“Folks comes by ever so often.” The old man motioned toward the parking lot, empty save for my utility shuttle. “Trains, though — ” He shook his head and paused a long time before continuing. “Ain’t been no trains for years.”

“It’s been twenty years, sir.”

He looked at me for the first time since we met at the station door. “I reckon you’d know. Your kind seem to know it all. Robots visit sometimes. Not often. Better things to do, I reckon.”

“We’re just folks, Mr. Lee. And not robots. Androids are different.” I resisted the urge to explain further. Undoubtedly, he’d heard it all before.

He turned away. “I’d offer you some lemonade, but talking tin boxes ain’t got no use for such foolishness.” His gaze lingered on the forested ridge on the far side of the tracks. “Deer come down at night sometimes. I like to watch ’em. Ain’t shot one in years and years. I miss the taste of venison.”

“I know.” I gripped the arm of my chair and thought of venison fried in a skillet along with sliced potatoes. I shut down my visual receptors for a moment and tried to remember the smell of fire, the taste of animal flesh. No good. My memories were indistinct as wood smoke. The wood under my metal and plastic hand felt like any other hard surface.

“Why have you come?” He already knew, of course. The station was no longer of any use, save as an artifact of a bygone age. Few cared much about history. The young were too busy living and training. Those of us who have made the transition from organic to android avoid the past as much as possible. We don’t need to be reminded of the price paid for practical immortality.

“The station, Mr. Lee. It has to come down. This whole area is a reserve now. A sanctuary for wildlife.”

“Whole world’s gonna be a reserve soon. You got reserves for everything, ‘cept people. Pretty soon there ain’t gonna be nothin’ but wildlife sanctuaries and metal people. What are us real folks to do? This station is all I got.”

“I’m as real as — ” I broke off, realizing the stupidity of what I’d started to say. Human, I am, but not human in the way I was before. God knows, organics throw it in my face often enough. “The Parks Service will relocate you, sir.”

Mr. Lee laughed and sat down in a chair next to mine. “Only relocation I need is across the tracks, son. Next to my Ginny.”

Ginny? A quick data search revealed the name of his wife. Arletta. Two boys, both dead. No Ginny.

He chuckled, correctly interpreting my silence as confusion. “Ginny was my dog. A Sheltie. Lived near sixteen years. I laid her to rest on top of that bare knob across the way. Figured I’d have my ashes scattered there.”

I thought of a dog. Nothing special. Just a mutt my father brought home from a shelter. Gentle eyes. Smart as hell. “I had a dog once. She died.”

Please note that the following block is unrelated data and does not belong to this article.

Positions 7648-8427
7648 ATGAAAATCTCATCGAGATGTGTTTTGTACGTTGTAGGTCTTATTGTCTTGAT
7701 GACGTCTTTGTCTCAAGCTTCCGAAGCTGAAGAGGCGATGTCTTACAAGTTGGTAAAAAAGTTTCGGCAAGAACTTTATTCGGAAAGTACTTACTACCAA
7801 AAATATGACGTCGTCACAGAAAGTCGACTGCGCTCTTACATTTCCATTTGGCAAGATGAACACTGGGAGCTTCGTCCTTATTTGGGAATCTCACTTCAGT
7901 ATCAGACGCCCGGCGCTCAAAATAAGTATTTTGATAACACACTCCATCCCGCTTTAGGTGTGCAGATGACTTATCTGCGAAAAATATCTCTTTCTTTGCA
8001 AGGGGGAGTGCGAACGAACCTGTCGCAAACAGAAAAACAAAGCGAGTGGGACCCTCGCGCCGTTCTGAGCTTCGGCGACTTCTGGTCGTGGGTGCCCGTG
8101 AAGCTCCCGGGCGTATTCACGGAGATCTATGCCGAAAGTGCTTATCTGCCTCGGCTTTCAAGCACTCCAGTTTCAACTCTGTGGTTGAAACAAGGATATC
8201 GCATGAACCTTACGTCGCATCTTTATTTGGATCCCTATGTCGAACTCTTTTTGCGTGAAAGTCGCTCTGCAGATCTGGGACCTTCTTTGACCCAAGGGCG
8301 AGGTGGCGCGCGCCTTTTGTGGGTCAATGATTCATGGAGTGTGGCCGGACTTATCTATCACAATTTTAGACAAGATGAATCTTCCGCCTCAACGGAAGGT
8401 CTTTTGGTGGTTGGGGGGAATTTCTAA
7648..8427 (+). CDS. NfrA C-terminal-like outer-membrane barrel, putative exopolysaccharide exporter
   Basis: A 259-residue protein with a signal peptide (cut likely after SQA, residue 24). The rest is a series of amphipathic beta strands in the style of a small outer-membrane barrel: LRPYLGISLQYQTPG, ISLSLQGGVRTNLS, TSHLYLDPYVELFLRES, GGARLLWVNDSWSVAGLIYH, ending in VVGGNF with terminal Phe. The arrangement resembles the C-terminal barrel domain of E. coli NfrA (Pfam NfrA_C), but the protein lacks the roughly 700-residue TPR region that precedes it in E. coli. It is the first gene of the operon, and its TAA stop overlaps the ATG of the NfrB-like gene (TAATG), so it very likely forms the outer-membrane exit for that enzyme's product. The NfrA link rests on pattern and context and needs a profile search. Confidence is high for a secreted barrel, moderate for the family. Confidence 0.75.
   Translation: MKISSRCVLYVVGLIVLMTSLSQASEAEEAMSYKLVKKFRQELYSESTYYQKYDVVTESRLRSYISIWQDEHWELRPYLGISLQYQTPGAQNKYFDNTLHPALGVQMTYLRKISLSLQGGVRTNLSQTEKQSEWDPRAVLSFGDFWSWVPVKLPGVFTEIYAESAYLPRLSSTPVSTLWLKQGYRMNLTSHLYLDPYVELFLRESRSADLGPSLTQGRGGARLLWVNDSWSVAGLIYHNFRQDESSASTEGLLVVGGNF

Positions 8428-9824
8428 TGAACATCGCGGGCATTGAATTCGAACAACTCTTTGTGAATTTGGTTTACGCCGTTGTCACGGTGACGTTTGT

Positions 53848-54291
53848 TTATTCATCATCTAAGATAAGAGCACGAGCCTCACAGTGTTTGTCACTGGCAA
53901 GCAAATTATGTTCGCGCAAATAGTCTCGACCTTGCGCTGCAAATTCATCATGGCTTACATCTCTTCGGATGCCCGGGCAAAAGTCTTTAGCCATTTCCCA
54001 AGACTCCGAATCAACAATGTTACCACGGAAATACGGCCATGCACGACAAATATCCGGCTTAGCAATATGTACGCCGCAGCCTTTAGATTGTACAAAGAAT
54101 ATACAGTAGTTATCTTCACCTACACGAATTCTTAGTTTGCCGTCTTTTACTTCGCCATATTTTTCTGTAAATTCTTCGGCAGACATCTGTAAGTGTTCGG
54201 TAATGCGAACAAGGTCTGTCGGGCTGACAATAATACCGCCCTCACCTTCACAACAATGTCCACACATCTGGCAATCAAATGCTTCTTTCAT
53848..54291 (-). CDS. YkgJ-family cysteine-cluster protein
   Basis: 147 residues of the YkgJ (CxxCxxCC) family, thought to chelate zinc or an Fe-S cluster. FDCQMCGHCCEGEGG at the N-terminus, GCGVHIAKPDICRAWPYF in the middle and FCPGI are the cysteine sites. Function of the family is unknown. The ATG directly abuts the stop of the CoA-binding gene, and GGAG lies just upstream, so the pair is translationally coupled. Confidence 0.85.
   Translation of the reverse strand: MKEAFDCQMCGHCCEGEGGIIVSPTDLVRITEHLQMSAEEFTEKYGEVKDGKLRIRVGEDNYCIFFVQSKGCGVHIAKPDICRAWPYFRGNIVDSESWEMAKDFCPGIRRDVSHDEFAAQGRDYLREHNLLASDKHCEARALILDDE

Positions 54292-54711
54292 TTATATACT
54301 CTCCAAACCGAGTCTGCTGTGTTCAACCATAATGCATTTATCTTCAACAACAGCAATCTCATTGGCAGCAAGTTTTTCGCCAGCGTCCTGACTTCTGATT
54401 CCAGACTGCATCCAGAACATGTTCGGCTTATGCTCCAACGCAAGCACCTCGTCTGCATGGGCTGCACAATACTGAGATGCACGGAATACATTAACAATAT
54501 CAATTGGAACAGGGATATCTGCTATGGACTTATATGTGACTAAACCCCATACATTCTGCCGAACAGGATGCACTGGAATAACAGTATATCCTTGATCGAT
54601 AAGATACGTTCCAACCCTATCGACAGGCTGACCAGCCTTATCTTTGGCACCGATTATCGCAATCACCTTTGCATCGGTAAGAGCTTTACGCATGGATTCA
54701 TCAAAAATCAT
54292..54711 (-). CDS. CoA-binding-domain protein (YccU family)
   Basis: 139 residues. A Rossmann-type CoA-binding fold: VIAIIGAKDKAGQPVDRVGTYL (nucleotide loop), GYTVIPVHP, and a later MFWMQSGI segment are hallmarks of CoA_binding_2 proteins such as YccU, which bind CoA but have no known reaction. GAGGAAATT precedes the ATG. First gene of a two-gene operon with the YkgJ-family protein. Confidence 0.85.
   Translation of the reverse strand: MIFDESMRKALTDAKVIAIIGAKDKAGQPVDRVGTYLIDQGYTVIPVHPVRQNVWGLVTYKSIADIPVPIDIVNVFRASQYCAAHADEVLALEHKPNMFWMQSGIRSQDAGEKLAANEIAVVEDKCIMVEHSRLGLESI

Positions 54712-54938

I remembered light slanting in through two tall windows, a long leather couch. I was reading a book. Spook lay beside me. In memory I saw her plain, but there was no warmth against my hip, no touch of cold nose to my hand. The vision softened and went away.

“Dogs are good people,” said the old man. “Better’n most.”

“Yes.” My voice cracked, as if I had something in my throat. Hard-wired emotional circuitry. I no longer have a throat.

“Everything dies,” said Mr. Lee. He sounded sympathetic. “It’s sad when they go, but we got our memories. I think of Ginny ever day.”

I stood up, walked to the door. “You have two weeks, Mr. Lee. Be ready.”

He didn’t say anything. Just came to the door and watched me leave. I fully expected to hear that he had killed himself, but it didn’t happen. He was moved to a relocation camp just outside the reserve. Two weeks later we tore out the tracks and removed all traces of the station.

I kept track of Mr. Lee for reasons I didn’t care to examine. Six months after he was forced to leave the station, he died. His remains were cremated. It’s the law and what he wanted anyway.

The mortuary clerk was unexpectedly difficult. “I can’t hand over cremains to just anyone. We have rules.” She consulted her comp. “Mr. Lee was a veteran. He’ll go into one of the mausoleums set aside for them. That way, if his family ever wants to find him…” She shrugged.

“There is no family. Didn’t he make a special request?”

The woman laughed. “They all make requests. We got rules.” In spite of her words, she looked back at the display, scrolled down a few lines. “He asked for his ashes to be scattered — there are grid coordinates.”

I checked the coordinates, though I knew the location already. “Tell you what. Send half the cremains to the mausoleum. Give me half to scatter on that hill.”

She had rules, but she also had a heart. My actions were those of a person who remembered what that was like.

It was a month before I could rent a flitter and deliver Mr. Lee to Ginny. After scattering his ashes, I stood on that bare knob and tried to think of something to say. Nothing occurred to me. My belief system does not include an afterlife or a concept as foolish as a Rainbow Bridge. I did feel good about carrying out Mr. Lee’s final request.

Androids dream. It’s a programmed impulse designed into our rest cycles. Droids need to clear their minds. After all, our brain patterns are the same ones we had when we were organic. They get cluttered with ephemera. Spook comes to me in dreams.

Not as often as she did when I was real.

JR Hume is an old Montana farm boy who writes science fiction, a little fantasy, some weird detective tales, an occasional poem, and oddball stories of no particular genre.

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Every Day Fiction